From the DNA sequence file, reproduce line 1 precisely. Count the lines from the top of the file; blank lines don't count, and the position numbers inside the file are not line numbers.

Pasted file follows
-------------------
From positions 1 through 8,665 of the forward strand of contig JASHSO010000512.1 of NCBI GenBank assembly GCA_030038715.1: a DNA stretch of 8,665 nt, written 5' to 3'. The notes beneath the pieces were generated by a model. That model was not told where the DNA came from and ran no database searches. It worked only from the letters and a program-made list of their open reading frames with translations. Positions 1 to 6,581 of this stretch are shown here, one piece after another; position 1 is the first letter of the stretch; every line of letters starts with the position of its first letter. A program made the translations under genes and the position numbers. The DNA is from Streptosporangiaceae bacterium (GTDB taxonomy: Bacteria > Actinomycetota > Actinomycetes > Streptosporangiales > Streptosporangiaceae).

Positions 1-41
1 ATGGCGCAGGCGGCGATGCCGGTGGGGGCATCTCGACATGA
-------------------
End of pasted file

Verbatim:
From positions 1 through 8,665 of the forward strand of contig JASHSO010000512.1 of NCBI GenBank assembly GCA_030038715.1: a DNA stretch of 8,665 nt, written 5' to 3'. The notes beneath the pieces were generated by a model. That model was not told where the DNA came from and ran no database searches. It worked only from the letters and a program-made list of their open reading frames with translations. Positions 1 to 6,581 of this stretch are shown here, one piece after another; position 1 is the first letter of the stretch; every line of letters starts with the position of its first letter. A program made the translations under genes and the position numbers. The DNA is from Streptosporangiaceae bacterium (GTDB taxonomy: Bacteria > Actinomycetota > Actinomycetes > Streptosporangiales > Streptosporangiaceae).